Rich Doc/Poor Doc

In my practice of representing physicians who are under investigation by the State Medical Board of Ohio, DEA, local law enforcement, and/or their employer, I have seen many professionals struggle with multiple issues.  Recently, I have noticed  that far too many physicians are in disastrous shape financially.  Many physicians have poor money management and/or business management skills that have led them to entering into risky contracts or taking on jobs that they otherwise would have not considered.

Most physicians do not have the time, training, or education to be good money managers and, therefore, generally, many make poor financial decisions.  Many physicians enter the practice of medicine deeply in debt with student loans.  Many residents live beyond their means in the belief that once they complete their residencies, they will be given lucrative employment contracts.  Often, young physicians are so far in debt after completing their training, they are forced to accept work in undesirable practices to pay their debt.

Too often, physicians are also seen as “easy targets” for unscrupulous people.  I am always surprised to learn of highly educated physicians who enter into risky business dealings or fail to perform due diligence when purchasing property or entering into a business venture.

I have seen numerous instances in which physicians who are strapped with debt make unwise decisions as to where they will work and who they choose to associate themselves with in their medical practice.  Often, these physicians will seek ways to save money in their medical practice that leads to poor patient care or that is contrary to law.  Last year, the State Medical Board of Ohio disciplined a number of physicians who (in an effort to save money) purchased non-FDA approved medications from outside of the United States to administer to their patients.  These physicians did not realize that they were violating the law by purchasing these medications.  Nevertheless, these physicians were each subjected to disciplinary action by the Board.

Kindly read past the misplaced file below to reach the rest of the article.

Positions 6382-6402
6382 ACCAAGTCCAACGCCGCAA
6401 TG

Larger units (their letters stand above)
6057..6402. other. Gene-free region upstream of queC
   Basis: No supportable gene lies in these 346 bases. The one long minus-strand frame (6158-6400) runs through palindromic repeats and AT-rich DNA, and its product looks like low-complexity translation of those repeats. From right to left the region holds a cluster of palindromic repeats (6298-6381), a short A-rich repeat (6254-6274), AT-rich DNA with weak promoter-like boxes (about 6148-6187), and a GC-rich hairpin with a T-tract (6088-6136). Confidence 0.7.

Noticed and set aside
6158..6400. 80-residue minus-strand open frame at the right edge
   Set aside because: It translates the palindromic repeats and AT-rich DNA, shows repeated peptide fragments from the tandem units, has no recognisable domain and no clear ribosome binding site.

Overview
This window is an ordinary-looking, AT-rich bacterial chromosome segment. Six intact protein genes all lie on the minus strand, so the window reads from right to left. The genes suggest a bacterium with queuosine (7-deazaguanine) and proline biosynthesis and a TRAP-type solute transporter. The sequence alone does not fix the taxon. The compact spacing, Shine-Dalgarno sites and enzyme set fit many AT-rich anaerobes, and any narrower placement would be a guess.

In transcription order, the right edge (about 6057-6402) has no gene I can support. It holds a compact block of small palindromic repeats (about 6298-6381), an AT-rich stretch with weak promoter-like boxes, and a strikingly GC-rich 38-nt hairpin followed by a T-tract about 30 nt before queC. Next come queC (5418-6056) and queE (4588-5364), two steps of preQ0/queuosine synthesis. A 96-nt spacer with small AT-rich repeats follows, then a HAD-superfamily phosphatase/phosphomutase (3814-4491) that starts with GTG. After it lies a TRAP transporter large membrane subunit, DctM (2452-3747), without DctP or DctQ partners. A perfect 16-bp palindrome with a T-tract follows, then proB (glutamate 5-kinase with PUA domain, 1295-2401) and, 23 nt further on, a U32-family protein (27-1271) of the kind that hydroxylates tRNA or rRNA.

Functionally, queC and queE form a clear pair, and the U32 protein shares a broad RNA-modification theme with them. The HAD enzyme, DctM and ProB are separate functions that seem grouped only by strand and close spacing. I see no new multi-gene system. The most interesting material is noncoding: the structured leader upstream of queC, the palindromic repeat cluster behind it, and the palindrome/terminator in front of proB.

I have also seen physicians continue to work for high volume practices in which they are constantly pushed to order expensive tests to ensure that the practice is highly compensated.  Often, these physicians tell me that they felt trapped in these jobs because the high salaries allow them to pay their debts.  I have also seen physicians take “moonlighting” jobs in areas outside of their specialty in an effort to repay debt only to find themselves investigated by the Board or DEA for practicing or prescribing outside of their scope of expertise.